The inspirational qualities of the explorers were recognised by King George V. In his book, The Great White South, Ponting records what the Monarch said to him when he went to Buckingham Palace to show his Antarctic film: “His Majesty King George expressed to me the hope that it might be possible for every British boy to see the pictures – as the story of the Scott Expedition could not be known too widely among the youth of the nation, for it would help to promote the spirit of adventure that had made the Empire.”

Royal interest in polar exploration began with Queen Victoria and Prince Albert, who followed the fortunes of the early adventurers, such as Sir John Franklin and William Bradford, and it continues to this day. The Duke of Edinburgh, who has written a foreword to the exhibition catalogue, has been the patron of many of David Hempleman­Adams’s expeditions and has himself crossed the Antarctic Circle. HRH The Princess Royal is Patron of the UK Antarctic Heritage Trust.

Press release from The Royal Collection website


Herbert Ponting. 'Grotto in an iceberg' 5 January 1911


Herbert Ponting (British, 1870-1935)
Grotto in an iceberg
5 January 1911
© 2011 Her Majesty Queen Elizabeth II


Herbert Ponting. 'Captain Scott' February 1911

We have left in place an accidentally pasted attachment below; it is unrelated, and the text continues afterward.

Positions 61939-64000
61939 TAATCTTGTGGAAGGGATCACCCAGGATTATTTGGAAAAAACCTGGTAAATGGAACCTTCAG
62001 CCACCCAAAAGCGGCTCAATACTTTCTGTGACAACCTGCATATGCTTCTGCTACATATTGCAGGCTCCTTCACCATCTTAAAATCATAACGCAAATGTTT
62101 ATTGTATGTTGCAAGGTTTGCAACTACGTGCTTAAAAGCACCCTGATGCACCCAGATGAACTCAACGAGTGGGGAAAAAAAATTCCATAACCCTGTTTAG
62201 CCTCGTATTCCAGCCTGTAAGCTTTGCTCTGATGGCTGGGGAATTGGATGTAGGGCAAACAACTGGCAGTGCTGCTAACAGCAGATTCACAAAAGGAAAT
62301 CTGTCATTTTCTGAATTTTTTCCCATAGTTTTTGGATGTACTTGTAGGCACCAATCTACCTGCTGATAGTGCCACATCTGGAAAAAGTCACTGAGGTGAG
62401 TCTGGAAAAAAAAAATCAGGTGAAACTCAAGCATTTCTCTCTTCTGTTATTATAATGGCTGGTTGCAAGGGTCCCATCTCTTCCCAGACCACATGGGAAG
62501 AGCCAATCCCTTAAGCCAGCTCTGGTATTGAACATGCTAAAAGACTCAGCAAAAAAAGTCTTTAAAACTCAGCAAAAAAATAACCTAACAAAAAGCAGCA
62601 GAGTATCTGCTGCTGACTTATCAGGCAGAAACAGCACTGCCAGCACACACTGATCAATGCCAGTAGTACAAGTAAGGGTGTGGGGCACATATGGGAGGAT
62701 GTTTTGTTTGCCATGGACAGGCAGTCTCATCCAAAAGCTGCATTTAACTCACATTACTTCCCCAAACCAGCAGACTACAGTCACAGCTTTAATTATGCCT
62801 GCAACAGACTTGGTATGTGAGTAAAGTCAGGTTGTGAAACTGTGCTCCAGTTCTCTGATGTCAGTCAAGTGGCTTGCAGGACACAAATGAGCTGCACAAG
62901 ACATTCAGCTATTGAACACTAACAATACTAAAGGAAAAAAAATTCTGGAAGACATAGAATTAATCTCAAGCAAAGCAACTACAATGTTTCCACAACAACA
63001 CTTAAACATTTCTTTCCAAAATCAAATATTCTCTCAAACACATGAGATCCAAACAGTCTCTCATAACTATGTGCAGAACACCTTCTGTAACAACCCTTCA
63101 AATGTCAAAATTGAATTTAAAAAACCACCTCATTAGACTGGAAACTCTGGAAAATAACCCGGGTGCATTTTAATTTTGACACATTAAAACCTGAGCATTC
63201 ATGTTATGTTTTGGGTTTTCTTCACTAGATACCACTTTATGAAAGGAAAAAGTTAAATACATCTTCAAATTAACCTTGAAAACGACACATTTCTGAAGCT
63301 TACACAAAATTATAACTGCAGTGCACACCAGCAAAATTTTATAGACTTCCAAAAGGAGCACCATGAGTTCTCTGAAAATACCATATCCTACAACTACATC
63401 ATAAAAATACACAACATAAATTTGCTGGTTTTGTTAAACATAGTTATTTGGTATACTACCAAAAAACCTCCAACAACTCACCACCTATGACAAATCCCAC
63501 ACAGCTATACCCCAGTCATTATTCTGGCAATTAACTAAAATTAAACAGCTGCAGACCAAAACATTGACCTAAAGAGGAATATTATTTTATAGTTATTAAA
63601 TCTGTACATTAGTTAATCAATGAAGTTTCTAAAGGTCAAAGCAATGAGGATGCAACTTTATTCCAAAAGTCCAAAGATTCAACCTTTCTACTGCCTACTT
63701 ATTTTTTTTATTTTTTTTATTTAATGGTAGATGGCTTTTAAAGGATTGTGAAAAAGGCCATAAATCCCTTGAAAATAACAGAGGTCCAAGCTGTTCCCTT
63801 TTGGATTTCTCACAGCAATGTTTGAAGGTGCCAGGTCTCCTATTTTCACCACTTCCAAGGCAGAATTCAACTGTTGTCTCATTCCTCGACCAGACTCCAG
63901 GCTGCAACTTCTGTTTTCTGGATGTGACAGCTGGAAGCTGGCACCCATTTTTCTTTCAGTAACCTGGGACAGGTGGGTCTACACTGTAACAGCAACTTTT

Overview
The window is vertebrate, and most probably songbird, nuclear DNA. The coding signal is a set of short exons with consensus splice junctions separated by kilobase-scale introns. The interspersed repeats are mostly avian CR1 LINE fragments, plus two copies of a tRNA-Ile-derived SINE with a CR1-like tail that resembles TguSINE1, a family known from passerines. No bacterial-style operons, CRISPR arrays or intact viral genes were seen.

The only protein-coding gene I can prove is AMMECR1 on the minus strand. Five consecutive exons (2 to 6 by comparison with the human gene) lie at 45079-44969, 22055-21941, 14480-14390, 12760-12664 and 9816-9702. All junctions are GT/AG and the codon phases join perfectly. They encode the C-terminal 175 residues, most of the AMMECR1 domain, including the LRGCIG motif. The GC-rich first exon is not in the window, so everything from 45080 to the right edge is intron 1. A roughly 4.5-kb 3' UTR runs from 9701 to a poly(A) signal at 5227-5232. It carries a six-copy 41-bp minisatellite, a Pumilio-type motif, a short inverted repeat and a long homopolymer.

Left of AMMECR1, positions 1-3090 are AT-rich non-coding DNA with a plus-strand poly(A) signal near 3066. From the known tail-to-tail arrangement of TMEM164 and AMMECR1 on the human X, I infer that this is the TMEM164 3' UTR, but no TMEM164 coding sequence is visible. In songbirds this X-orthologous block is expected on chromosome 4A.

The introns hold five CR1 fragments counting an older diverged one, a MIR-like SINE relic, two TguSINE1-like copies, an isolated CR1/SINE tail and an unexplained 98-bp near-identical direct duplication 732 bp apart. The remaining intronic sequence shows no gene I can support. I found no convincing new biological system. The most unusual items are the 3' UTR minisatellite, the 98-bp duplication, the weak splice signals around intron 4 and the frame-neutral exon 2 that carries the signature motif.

Herbert Ponting (British, 1870-1935)
Captain Scott
February 1911
© 2011 Her Majesty Queen Elizabeth II



This photograph of Scott, with Mount Erebus in the background, was taken at the start of the expedition. He is wearing fur gloves with an attached cord, leather boots, gaiters and thick socks.



The Royal Collection
The Queen’s Gallery, Buckingham Palace
London SW1A 1AA

Opening hours:
Open daily, 10.00 – 17.30

The Queen’s Gallery website


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Dr Marcus Bunyan

Dr Marcus Bunyan is an Australian artist and writer. His art work explores the boundaries of identity and place. He writes Art Blart, an art and cultural memory archive, which posts mainly photography exhibitions from around the world. He holds a Doctor of Philosophy from RMIT University, Melbourne, a Master of Arts (Fine Art Photography) from RMIT University, and a Master of Art Curatorship from the University of Melbourne.